Massive: ‘Sponsored UI’ a Key Innovation to Drive Growth in Near Future

by Parks Associates | Dec. 6, 2018

Prior to Parks Associates’ inaugural Future of Video: OTT, Pay TV, and Digital Media conference, Alex Drosin, Chief Commercial Officer, Massive shared insights with the analyst team to discuss what is driving growth in video entertainment and what the biggest impacts on technology will be in the near future.

Alex will be participating on the Evolution of the Consumer Experience panel on Wednesday, December 12, at 1:30 PM. Panelists joining him on this session include:

Lisa Aussieker, VP of Sales, AT&T, MediaKind
Mrugesh Desai, Head of Solutions Engineering, Accedo
Glen Sakata, Product Evangelist, Ooyala

What is the greatest challenge facing the video industry over the next three years?
Bringing live OTT delivery up to the same level of quality as broadcast, especially in sports. We’ve all heard the horror stories; platform spends big money acquiring and promoting a highly touted event, underestimates the capacity required to handle millions of concurrent viewers, and falls short around a critical moment in the match. Often, for the customer, this is an unforgivable offense, and a guaranteed PR nightmare. But for the provider who can get it right, the opportunities are endless – compelling feature sets, such as multiple camera angles and social media integration, improved monetization capabilities through programmatic advertising, and more robust tools to crack down on piracy.

What is driving growth in video entertainment today? How does that change over the next few years?
A move away from traditional TV on the part of youth, serious investment into original content production, the rapid uptake of cheap “living room devices” such as Fire TV or Roku – these are just three factors driving growth in video entertainment, but they aren’t alone. For us at Massive, one of the most important factors driving growth is the increasing understanding and capability to harness audience data to power personalization. For years, TV operators have studied how users interact with their service, but it’s been incredibly difficult to move away from the analytics dashboard and put insights into practice. Now, platforms have begun to emerge that act as a centralized control layer between the front-facing video applications and audience data, empowering operators to deliver targeted user experiences in real-time with minimal engineering involvement. This is key – in a world where content is king, the consumer experience has got one foot on the throne.

What technology will have the biggest impact on your business in the next 18 months and why?
One of the main concerns for many of our SVOD clients is how to break the monetization ceiling. It’s just not viable for small to mid-tier operators to compete from a content and technology perspective with the likes of Netflix when revenue is capped by the number of monthly subscribers you have signed up – they need more tools in their arsenal to facilitate growth. We see one of the most significant opportunities lying in what we call ‘Sponsored UI,’ where operators can build non-intrusive brand advertising directly into the user interface. Where this gets really interesting is when UI real estate can be big and bought programmatically – something we’re currently exploring with a number of different partners.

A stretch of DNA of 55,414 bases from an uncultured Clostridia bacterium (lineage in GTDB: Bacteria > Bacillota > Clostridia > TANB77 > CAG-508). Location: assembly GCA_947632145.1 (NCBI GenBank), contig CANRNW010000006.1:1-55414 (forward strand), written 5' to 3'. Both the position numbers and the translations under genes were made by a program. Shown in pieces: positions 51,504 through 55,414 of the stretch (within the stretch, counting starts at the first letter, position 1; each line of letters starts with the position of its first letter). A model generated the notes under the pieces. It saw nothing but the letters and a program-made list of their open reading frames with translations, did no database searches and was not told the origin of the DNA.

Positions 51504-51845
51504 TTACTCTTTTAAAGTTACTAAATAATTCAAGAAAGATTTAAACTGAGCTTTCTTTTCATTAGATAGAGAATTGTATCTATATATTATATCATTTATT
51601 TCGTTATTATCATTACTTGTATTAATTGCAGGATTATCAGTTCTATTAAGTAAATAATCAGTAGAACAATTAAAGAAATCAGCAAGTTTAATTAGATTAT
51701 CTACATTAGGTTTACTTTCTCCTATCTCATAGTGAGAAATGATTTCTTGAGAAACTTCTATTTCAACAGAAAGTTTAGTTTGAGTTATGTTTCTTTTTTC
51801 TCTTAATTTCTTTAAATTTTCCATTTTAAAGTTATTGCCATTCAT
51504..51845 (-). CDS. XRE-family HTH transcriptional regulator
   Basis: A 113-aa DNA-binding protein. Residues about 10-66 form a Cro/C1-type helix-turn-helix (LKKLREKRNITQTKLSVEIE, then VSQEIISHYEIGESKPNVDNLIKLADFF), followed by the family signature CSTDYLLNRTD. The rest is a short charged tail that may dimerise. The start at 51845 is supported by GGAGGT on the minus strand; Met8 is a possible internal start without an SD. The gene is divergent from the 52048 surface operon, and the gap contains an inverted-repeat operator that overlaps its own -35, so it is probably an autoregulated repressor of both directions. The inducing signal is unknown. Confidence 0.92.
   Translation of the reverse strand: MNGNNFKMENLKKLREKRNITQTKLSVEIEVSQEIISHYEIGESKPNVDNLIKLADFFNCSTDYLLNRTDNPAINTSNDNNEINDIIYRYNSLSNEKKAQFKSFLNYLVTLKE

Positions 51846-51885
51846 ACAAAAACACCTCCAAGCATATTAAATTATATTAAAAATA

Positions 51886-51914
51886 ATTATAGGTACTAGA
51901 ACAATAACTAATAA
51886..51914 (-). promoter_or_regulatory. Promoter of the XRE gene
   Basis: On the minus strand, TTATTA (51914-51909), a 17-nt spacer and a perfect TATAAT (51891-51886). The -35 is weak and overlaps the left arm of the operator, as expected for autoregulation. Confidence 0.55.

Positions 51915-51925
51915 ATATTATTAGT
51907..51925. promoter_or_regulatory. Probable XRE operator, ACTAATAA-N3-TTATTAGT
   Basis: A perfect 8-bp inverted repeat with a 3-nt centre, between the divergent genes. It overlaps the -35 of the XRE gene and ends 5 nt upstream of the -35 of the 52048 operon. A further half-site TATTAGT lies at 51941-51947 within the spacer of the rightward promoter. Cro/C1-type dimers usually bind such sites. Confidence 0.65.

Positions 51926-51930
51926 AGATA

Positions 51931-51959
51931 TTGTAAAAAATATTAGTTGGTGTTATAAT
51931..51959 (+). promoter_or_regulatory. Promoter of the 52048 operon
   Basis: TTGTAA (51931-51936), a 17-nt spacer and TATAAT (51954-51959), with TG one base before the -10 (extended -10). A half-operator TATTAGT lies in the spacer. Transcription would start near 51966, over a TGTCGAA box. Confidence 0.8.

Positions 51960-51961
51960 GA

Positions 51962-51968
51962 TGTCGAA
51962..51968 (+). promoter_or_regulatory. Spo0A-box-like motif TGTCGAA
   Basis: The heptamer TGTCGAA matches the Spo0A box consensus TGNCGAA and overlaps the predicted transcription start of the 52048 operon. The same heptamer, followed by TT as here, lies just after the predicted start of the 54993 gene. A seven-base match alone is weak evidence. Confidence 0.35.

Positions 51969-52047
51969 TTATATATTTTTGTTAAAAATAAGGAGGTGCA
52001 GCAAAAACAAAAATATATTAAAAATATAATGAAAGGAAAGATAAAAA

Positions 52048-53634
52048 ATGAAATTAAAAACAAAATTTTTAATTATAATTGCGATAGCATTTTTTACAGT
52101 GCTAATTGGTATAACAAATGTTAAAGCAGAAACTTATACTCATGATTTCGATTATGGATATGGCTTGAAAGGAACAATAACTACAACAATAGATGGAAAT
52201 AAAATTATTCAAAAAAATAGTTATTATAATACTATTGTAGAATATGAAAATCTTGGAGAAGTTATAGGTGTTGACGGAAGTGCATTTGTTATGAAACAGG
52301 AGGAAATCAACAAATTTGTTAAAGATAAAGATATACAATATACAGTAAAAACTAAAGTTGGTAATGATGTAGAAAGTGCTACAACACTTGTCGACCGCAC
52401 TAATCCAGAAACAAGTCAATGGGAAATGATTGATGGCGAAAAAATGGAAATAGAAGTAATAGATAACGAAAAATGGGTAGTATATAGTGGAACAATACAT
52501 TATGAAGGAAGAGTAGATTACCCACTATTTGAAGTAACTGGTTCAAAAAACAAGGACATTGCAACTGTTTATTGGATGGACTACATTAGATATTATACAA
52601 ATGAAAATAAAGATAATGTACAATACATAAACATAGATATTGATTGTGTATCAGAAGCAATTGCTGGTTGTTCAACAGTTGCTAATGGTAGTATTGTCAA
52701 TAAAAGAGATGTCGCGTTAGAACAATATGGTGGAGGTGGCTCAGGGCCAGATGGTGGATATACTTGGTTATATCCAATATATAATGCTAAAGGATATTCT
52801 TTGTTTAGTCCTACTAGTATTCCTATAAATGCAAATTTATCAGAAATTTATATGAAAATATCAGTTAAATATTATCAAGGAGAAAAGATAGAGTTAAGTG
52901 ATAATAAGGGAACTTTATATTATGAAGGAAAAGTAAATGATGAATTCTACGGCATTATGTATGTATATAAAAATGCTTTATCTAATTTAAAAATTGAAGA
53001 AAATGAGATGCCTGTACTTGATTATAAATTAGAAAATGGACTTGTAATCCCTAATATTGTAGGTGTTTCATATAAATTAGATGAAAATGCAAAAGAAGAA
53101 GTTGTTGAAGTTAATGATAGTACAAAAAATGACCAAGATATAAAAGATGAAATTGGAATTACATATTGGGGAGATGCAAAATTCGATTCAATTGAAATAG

What is the top growth opportunity for content producers over the next few years? What about for cable networks?
Live-linear isn’t dead. It’s just evolving, and there’s still plenty of money to be made in owning real-time content. Indeed, it’s expected that the number of US viewers subscribed to an IP-delivered live TV service will surpass that of Netflix and Amazon customers by 2023 - around 47% of the market. High-scale consumer events, particularly around sports, politics and reality TV, can still draw in huge crowds and OTT opens up many more opportunities for cable networks to experiment with interactivity and extra content if they have the right tools in place to enable them to do so.

What is one thing that the pay-TV ecosystem needs to learn from the online giants in video (Google, Netflix, Facebook, and Amazon)?
If there were one lesson I would take from FANG, it’s the importance of remaining agile while scaling user growth. There is so much choice now out there for consumers to watch content, it’s not enough for pay-TV providers to rely on what worked in the past to guarantee a secure future. Whether it’s how you monetize, the content you offer, or the user experience you’re putting in front of your audience, you need the tools to rapidly measure, analyze and iterate your proposition when in market based on the changing needs of your audience.

What will pay TV services look like in five years?
You’ll see a lot more aggregation than you do today – pay-TV services brokering deals with their pure-play OTT rivals to act as the centralized discovery platform for all different types of content. Despite the doom and gloom that surrounds the conversation around cable and satellite television, they still command vast audiences of older, more wealthy TV viewers that are extremely attractive to the likes of Netflix and Amazon. It makes total sense for the pay-TV services of the future to leverage their established network and become the home for a myriad of OTT channels, just like they did in linear.

For more information on the Future of Video, visit:

Next: Discussing What is Driving Growth in Video Entertainment with Philo
Previous: How Will the Industry Drive Growth in Video Entertainment and How Will it Handle the Challenges Ahead? Insights from Accedo


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